Technology is the future of every industry. But what if coding just isn’t your thing? Here are some jobs that are great stepping stones into the tech industry, even if you aren’t coding.
Have you ever witnessed a conversation between two coders and wondered if they were speaking a completely different language? Is your non-technical background keeping you from entering the world of technology? Jessey Roth, Talent Hacker at Logfire, says that the key to being non-technical in tech is to be willing to learn the absolute must-knows to do your job well, and to not be afraid of the rest. Check out these tech jobs that are open to those without a computer science background, but instead call for skills like creativity, effective communication and organization:
User Interface (UI) Design
User interface designers create and improve designs for websites, computers, and applications to make sure they are easily usable and understandable by the average user. Their job is to consider how the visuals of a website or an app could be improved to better serve the user, and to efficiently communicate that to programmers.
User Experience (UX)
Similar to user interface design, UX designers have a broader application. Rather than just focusing on the visual interface, you are looking at the entire subjective experience of the user. What’s the job like? You would be making decisions about which features and information are most important to the user, how to structure the product so that those are easily accessible, how to keep the product consistent throughout, and other similar concerns. Will probably involve conducting user testing (asking people to test out your design and interviewing them about the experience) is common, so good people skills are invaluable. Who’s a good fit? – People who can empathize with the average customer and understand their experience.
Interaction Design (IxD)
Quite similar to both user interface and user experience design, interaction design is decidedly non-programming focused, emphasizing the human rather than the computer side of human-computer interaction. IxD designers focus heavily on behavior. Questions you’ll find yourself answering include: How do people interact with the technology they use? What are the themes? How do things change dynamically over time? What types of organizing systems best express these trends? If you’re a big-picture type of person with an interest in psychology, you might find yourself drawn to interaction design.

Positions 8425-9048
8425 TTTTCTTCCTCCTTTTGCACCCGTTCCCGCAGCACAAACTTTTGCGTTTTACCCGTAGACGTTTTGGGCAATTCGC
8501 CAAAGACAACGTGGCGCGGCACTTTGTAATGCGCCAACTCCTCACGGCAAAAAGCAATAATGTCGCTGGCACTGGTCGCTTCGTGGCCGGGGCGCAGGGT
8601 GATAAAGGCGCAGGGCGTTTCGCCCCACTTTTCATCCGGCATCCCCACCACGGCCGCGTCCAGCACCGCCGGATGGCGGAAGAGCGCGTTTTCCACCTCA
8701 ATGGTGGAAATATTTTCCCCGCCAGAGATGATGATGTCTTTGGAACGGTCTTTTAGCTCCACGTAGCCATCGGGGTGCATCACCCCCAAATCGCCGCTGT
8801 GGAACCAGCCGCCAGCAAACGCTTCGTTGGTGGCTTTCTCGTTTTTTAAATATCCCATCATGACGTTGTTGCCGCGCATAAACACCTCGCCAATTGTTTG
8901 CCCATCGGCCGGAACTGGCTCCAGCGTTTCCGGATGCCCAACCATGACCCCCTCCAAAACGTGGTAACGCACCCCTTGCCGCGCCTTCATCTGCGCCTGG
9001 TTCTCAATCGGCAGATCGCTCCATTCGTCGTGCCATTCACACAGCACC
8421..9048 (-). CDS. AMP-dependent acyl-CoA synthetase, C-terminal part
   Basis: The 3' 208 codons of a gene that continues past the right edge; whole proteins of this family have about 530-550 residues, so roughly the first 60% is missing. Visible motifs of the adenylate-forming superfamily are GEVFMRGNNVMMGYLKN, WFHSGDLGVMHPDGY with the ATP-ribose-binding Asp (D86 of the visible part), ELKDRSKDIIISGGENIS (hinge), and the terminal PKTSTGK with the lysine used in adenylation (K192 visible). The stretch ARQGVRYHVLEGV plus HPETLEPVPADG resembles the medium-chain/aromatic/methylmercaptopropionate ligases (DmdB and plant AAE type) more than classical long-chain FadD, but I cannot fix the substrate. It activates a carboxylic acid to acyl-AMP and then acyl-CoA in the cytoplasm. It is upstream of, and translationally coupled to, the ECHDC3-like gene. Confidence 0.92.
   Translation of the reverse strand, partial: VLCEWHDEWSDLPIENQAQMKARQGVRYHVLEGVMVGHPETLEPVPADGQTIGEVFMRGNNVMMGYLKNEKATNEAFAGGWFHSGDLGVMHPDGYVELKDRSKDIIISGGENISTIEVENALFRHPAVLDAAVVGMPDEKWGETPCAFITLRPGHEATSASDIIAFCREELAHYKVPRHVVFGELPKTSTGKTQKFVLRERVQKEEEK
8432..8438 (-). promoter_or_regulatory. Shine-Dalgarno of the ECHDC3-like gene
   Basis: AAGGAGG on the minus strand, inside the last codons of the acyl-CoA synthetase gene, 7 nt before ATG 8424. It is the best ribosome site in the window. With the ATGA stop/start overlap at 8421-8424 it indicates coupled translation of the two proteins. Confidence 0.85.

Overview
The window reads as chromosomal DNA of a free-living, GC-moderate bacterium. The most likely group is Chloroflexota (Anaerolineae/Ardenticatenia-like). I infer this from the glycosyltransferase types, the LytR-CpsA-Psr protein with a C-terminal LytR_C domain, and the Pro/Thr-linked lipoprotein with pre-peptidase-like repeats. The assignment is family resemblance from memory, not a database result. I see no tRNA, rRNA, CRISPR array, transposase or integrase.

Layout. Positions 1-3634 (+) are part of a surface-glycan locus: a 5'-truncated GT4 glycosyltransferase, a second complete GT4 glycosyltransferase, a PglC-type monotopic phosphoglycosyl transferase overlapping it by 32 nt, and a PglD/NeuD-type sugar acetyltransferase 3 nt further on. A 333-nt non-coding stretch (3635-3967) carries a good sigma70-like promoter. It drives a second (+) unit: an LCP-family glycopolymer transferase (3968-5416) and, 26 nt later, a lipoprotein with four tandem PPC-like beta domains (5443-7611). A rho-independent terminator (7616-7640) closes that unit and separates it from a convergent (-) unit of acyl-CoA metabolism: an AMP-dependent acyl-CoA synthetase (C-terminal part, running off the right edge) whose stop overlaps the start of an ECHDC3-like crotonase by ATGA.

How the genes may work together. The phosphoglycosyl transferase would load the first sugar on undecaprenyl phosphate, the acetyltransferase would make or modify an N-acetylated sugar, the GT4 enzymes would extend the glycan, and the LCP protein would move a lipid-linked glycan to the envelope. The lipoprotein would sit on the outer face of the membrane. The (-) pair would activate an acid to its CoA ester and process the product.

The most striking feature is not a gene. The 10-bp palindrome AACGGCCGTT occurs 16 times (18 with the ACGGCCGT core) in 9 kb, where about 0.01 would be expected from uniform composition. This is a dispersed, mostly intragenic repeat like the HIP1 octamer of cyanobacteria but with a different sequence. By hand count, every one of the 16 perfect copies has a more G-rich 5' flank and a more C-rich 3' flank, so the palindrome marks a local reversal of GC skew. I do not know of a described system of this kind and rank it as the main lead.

Are you great at organizing?
Information architecture generally refers to how information is structured—how it is categorized, divided, and stored. In terms of websites, it means carefully considering each piece of information on the website and how it should be classified, which other pieces of information it should be grouped with, and how users should be able to access it. For example: should this event come up when users search “party,” or “carnival,” or both? Should it appear on the homepage, or only on the events page? How long should the post be available after the event is over? An intuitive understanding of websites and a love of organization are great for this job. The many hours you spent browsing the internet instead of doing your homework are now a marketable job skill!
Search Engine Optimization
Do you like seeing results?
Have you ever wondered how the first website that pops up on your google search got there? It’s called search engine optimization. This job involves staying informed on how search engines work (Google is always improving their strategy, which means SEOs need to keep up), what people usually search for, and the search terms they most often use. SEOs then adjust the content and HTML to increase the chances that a page(s) will show up higher in search results. Problem-solvers who enjoy seeing the tangible results, will enjoy this field. Basic knowledge of coding languages is a plus.
Do you like managing results?
Project management isn’t necessarily tech-specific, but it is a vital part of the technology industry. They plan projects, delegate and assign tasks, follow up with team members, and make sure each team member has what they need to meet their deadlines. Remember group projects and how someone always seemed to end up in charge? If you were that person, project management might be the job for you.
Do you love research?
A business analyst’s job is to become an expert in a company’s target audience, or the market they operate in. Analyzing the market data, staying informed on trends, and then communicating the important information all affects how a product fares in the market. It involves a great deal of research, and learning everything there is to know about a product.
To view more non-technical careers jobs, please visit: The Mashable Job Board, which connects job seekers across the U.S. with unique career opportunities in technology
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